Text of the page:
Bank of America recently agreed to pay $110,000 to a former temporary worker and provide other equitable relief under a consent decree resolving a disability discrimination case brought by the US Equal Employment Opportunity Commission (EEOC). The EEOC alleged that Bank of America failed to accommodate a visually impaired data entry worker and instead terminated his temporary assignment at one of the bank's branches in downtown Chicago after one day on the job.
Such alleged conduct violates the Americans with Disabilities Act (ADA), which requires that employers provide reasonable accommodations to qualified individuals with disabilities. This can include making adjustments or modifications in the workplace that enable an employee with a disability to perform the essential functions of his job. For example, an employer may be required to provide screen magnifying software that would enable an employee with a visual impairment to perform essential computer work. Questions and answers about blindness, visual impairments and the ADA are available on the EEOC's website.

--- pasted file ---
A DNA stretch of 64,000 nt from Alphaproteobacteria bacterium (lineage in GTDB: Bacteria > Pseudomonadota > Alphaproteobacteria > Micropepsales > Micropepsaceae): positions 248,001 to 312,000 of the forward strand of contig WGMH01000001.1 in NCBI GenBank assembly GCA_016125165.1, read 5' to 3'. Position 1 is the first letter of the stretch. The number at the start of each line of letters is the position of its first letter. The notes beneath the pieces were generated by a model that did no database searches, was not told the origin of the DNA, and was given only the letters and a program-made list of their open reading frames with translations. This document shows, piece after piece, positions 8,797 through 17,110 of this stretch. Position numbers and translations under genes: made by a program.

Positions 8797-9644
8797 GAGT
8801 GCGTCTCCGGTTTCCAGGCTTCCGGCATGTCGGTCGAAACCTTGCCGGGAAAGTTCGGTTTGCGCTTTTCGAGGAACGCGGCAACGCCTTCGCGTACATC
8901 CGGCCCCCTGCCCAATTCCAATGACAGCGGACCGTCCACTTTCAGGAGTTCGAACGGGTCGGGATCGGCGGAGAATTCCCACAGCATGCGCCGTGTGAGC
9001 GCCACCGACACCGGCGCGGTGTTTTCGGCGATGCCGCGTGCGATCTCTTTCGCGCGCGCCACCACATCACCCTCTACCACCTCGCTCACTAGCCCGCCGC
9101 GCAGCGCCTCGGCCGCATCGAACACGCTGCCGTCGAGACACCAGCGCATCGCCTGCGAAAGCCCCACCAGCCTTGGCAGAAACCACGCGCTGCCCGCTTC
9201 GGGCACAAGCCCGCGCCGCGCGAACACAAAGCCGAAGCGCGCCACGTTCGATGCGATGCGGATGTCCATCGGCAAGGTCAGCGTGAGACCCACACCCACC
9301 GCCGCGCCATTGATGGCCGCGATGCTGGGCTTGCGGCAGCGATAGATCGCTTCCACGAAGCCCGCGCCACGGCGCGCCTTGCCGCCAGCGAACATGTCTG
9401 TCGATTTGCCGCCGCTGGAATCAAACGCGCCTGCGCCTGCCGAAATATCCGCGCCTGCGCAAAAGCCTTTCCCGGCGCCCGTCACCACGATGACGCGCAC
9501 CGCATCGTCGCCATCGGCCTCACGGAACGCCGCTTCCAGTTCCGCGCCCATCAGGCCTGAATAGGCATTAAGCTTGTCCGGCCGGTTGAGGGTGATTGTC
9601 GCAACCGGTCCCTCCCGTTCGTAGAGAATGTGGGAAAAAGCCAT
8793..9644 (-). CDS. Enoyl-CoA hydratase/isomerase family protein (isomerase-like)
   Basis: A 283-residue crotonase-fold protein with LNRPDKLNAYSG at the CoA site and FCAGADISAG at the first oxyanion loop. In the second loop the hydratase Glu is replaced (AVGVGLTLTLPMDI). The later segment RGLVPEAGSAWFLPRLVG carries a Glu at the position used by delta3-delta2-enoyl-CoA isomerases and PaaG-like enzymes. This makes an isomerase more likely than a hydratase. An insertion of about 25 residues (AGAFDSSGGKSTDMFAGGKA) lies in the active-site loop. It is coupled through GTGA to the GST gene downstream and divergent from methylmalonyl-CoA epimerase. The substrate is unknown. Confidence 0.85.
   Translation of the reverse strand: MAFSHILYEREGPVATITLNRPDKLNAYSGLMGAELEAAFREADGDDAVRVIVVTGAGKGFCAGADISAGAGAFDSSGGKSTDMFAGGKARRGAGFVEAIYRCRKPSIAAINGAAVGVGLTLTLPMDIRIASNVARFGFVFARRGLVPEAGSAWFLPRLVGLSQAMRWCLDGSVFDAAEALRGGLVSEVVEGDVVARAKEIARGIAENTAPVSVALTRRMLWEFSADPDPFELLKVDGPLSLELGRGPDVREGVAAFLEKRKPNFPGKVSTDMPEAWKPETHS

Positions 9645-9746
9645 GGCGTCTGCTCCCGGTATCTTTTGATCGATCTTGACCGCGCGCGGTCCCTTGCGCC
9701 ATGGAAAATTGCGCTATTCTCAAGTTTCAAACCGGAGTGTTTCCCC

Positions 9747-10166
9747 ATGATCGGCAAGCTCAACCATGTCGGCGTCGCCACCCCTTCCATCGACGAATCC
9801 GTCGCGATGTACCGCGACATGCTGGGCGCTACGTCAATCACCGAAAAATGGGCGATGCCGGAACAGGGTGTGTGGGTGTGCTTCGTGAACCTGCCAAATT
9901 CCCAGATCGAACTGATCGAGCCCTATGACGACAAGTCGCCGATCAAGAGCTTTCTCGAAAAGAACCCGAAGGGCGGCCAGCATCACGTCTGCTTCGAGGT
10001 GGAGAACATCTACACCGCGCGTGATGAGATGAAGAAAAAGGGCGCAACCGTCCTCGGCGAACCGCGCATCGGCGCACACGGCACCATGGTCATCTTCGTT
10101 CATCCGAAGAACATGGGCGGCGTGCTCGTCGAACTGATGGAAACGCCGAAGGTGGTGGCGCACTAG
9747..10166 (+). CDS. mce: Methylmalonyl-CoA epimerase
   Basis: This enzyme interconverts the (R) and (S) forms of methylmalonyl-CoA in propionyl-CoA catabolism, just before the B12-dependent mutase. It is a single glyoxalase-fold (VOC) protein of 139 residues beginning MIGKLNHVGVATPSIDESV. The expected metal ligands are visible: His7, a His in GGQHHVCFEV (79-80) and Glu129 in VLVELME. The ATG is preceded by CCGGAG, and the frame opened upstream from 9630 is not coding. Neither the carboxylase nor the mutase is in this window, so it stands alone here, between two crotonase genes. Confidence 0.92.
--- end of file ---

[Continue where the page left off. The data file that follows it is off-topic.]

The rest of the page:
In addition to monetary relief for the former employee, the decree includes an injunction requiring that the bank provide reasonable accommodations to temporary and contingent workers at its branches throughout Illinois, provide training about the ADA's requirements, and imposes recordkeeping and reporting requirements for the duration of the decree.
The EEOC is responsible for enforcing federal laws against employment discrimination. Further information is available at www.eeoc.gov.